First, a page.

Some medications used to treat depression, high blood pressure, and other conditions may be the cause of retrograde ejaculation. If this is the case, your Inovi fertility specialist may suggest stopping a particular medication to see if you begin ejaculating normally. If retrograde ejaculation is not medication-induced, there may be hope in the form of male infertility treatment. The drugs used for this condition help keep the bladder neck muscle closed during ejaculation.
If you experience dry orgasms but no semen is found in your urine, you might have a problem with semen production. Damage to the prostate or semen-producing glands from surgery or radiation treatment may be the cause.
Prior Vasectomy & Male Fertility
Primarily used as a form of birth control, a prior vasectomy can understandably cause fertility issues. During a vasectomy, the tubes that carry sperm, called the vas deferens, are cut or blocked so sperm no longer mixes with a man’s semen. Post-procedure, you can expect to experience the same volume of semen with each ejaculation, but that semen will contain no sperm and, therefore, will not cause pregnancy.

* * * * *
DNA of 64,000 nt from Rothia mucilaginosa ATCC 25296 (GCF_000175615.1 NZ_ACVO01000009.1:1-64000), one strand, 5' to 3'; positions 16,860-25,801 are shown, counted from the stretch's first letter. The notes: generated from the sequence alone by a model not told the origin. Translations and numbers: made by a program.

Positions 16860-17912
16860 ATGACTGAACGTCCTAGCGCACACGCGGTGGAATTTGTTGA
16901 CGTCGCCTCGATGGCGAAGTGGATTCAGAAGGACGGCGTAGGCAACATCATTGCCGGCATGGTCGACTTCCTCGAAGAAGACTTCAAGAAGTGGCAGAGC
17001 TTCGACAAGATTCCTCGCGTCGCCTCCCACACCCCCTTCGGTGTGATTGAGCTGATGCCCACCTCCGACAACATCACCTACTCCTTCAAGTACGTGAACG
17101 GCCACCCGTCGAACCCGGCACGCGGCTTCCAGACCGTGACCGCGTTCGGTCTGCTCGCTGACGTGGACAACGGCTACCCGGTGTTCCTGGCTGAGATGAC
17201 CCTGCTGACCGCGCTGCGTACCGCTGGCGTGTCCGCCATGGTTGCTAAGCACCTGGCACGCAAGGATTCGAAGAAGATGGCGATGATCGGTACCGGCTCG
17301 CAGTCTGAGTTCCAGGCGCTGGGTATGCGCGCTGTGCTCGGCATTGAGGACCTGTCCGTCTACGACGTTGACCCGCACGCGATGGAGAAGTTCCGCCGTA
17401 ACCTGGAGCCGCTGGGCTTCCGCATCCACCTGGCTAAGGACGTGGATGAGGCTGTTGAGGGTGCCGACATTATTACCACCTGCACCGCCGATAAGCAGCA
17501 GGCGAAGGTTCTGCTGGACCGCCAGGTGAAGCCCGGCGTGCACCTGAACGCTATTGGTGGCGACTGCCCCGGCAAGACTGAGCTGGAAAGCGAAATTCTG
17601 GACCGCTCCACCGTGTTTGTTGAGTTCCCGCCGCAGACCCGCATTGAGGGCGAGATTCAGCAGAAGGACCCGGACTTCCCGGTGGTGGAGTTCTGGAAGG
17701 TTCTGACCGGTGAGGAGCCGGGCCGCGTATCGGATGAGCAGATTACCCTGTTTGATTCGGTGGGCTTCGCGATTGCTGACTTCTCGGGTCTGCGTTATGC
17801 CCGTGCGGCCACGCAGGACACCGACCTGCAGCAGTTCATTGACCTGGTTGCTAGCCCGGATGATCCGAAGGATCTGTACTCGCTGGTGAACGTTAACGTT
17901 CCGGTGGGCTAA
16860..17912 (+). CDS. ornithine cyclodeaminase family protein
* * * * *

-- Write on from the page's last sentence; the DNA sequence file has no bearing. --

Although vasectomies are meant to be permanent, vasectomy reversal surgery is available. However, this surgery can be complicated and costly, and it isn’t always effective. Factors that contribute to vasectomy reversal success include length of time since a vasectomy, partner age, fertility issues prior to vasectomy, and type of vasectomy.
An average of 90% of men who undergo a vasectomy reversal will regain sperm within three to six months. It may take longer to reach a favorable sperm count, but as soon as sperm return, pregnancy is possible. The majority of couples with no other fertility complications can conceive within a year.
Another option to achieve pregnancy after a vasectomy is through sperm retrieval and In Vitro Fertilization (IVF). This options is less invasive for the male partner, and is a great option for couples, especially those couples with additional fertility complications that lend themselves to IVF as a means to pregnancy.